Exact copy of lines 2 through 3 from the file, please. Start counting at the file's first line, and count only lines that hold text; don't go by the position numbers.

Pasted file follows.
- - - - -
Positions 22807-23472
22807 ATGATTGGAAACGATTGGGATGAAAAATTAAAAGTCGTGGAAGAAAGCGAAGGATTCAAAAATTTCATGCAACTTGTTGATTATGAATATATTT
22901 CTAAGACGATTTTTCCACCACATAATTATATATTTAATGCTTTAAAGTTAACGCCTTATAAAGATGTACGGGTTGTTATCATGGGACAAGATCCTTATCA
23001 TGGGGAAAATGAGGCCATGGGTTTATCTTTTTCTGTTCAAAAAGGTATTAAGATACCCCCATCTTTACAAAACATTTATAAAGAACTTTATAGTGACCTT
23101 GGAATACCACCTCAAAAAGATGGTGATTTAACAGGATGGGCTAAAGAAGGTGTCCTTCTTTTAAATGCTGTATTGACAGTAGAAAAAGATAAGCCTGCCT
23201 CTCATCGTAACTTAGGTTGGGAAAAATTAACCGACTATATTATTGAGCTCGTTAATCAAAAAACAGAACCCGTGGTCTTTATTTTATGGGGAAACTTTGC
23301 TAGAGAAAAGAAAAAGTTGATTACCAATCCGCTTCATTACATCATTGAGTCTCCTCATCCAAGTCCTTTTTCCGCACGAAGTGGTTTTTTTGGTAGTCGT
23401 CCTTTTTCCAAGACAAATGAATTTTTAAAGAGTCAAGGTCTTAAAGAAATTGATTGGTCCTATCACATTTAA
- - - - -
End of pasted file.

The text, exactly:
22807 ATGATTGGAAACGATTGGGATGAAAAATTAAAAGTCGTGGAAGAAAGCGAAGGATTCAAAAATTTCATGCAACTTGTTGATTATGAATATATTT
22901 CTAAGACGATTTTTCCACCACATAATTATATATTTAATGCTTTAAAGTTAACGCCTTATAAAGATGTACGGGTTGTTATCATGGGACAAGATCCTTATCA